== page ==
DALLAS - With school security top of mind, Dallas ISD and Dallas PD leaders answered questions from Dallas city council members.
The Dallas Police Department briefed the city council’s public safety committee on school security and emergency preparedness Monday. They’re reviewing their plans in case the unthinkable school emergency happens.
Officers from the Dallas ISD Police Department and from neighboring cities like Plano and Richardson were at the meeting since city and school district boundaries overlap.
DISD Police Chief Craig Miller said that the most damage done in an active shooter situation happens in just five minutes, meaning the best chance of saving lives is well before the shooting ever starts. His message is if you see something, say something. He also wants parents to be nosy.
“The kids are the ones who have the best intelligence. We hope that they relay that to their parents,” he said. “Parents also need to be in their kid’s business, know who they're talking to and what sights they're on."
Dallas Police Executive Assistant Chief David Pughes also wants to encourage people who are concerned about someone to call police.
"We still have people who say I didn't want to bother the police department with that. Nothing had happened,” Pughes said. “I found it odd at the time. I wish I had said something now."
Chief Miller added that there are ways DISD and DPD could communicate better through merging their video surveillance systems.
“We have in DISD intricate camera systems, especially secondary schools,” Miller said. “Right now, we don't have the ability to share that intelligence.”
Dozens of Texas school districts, including Argyle ISD, already have programs in place for training teachers and faculty to carry guns. Others, like Richardson ISD, contract with police departments to provide campus security.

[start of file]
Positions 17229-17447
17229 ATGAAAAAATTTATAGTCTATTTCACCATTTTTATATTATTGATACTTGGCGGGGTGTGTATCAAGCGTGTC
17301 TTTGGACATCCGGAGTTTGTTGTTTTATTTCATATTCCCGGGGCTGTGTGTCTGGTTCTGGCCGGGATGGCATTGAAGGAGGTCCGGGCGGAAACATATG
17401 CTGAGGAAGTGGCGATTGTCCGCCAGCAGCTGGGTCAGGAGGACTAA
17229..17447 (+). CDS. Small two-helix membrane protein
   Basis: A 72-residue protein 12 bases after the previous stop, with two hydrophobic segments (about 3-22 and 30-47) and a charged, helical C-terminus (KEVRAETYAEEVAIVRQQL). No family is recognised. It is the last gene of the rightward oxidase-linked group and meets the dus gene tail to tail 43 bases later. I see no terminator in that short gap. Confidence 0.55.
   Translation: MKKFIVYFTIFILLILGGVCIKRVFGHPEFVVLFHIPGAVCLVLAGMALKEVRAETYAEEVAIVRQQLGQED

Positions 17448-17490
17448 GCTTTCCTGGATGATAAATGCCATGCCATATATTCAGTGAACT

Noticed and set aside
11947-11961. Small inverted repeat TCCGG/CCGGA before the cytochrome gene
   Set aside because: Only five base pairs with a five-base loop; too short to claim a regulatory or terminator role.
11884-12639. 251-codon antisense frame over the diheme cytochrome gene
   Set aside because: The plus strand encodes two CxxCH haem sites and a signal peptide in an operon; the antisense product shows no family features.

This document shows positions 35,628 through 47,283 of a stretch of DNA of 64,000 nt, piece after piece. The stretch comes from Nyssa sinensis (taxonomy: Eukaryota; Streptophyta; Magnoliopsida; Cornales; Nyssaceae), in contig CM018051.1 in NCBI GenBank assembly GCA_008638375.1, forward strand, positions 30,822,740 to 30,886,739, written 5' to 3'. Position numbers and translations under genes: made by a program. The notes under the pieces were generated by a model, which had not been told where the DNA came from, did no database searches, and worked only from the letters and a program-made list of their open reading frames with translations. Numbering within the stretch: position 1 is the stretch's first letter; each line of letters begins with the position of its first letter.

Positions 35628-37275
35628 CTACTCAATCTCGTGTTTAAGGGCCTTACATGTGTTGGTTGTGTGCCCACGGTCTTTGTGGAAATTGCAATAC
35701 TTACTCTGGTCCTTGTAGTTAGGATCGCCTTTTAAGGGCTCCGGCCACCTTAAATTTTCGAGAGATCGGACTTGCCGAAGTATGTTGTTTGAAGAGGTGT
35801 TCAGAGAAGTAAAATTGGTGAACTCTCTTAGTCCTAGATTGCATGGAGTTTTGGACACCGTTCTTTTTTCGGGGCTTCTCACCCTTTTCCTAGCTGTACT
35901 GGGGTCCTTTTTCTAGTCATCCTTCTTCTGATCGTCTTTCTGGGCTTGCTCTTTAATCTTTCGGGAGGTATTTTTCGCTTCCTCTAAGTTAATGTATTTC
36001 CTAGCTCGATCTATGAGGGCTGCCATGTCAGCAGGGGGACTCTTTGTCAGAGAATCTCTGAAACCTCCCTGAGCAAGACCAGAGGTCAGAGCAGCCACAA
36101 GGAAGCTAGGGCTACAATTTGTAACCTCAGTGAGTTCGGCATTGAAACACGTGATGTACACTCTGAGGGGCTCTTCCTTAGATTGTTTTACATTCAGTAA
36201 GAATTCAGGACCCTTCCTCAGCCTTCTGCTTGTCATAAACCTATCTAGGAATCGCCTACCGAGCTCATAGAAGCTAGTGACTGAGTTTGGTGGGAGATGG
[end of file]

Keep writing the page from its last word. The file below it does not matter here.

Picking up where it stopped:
Richardson ISD Superintendent Jeannie Stone did not say if she would support training and arming faculty members.
“I know that would bring a lot of complexities into the schools. There are a lot of pressures on the teachers already who work so hard,” the superintendent said. “Again, I'll leave that up to the lawmakers and see what they decide."
The goal was to address the types of training being done to deal with school emergencies. DPD said its officers are trained to respond immediately and not wait for specialized teams like SWAT to arrive. That was the case with at least one deputy in Florida.
Currently, training is being done with recruits and current officers. They get reality-based training, simulator training and specialized training from SWAT. Dallas police also collaborate with school and neighboring police departments on team entry into schools.
Part of their emergency preparedness plan includes specially equipped vehicles, ballistic helmets, vests, shields and medical kits.
The department has been doing active shooter training since 1999, which is when the shooting happened at Columbine High School.
A training exercise is planned for Friday with DPD as well as Dallas, Richardson, and Plano ISDs. The purpose is to evaluate plans for responding to an active shooter. The training was already planned before the Parkland shooting.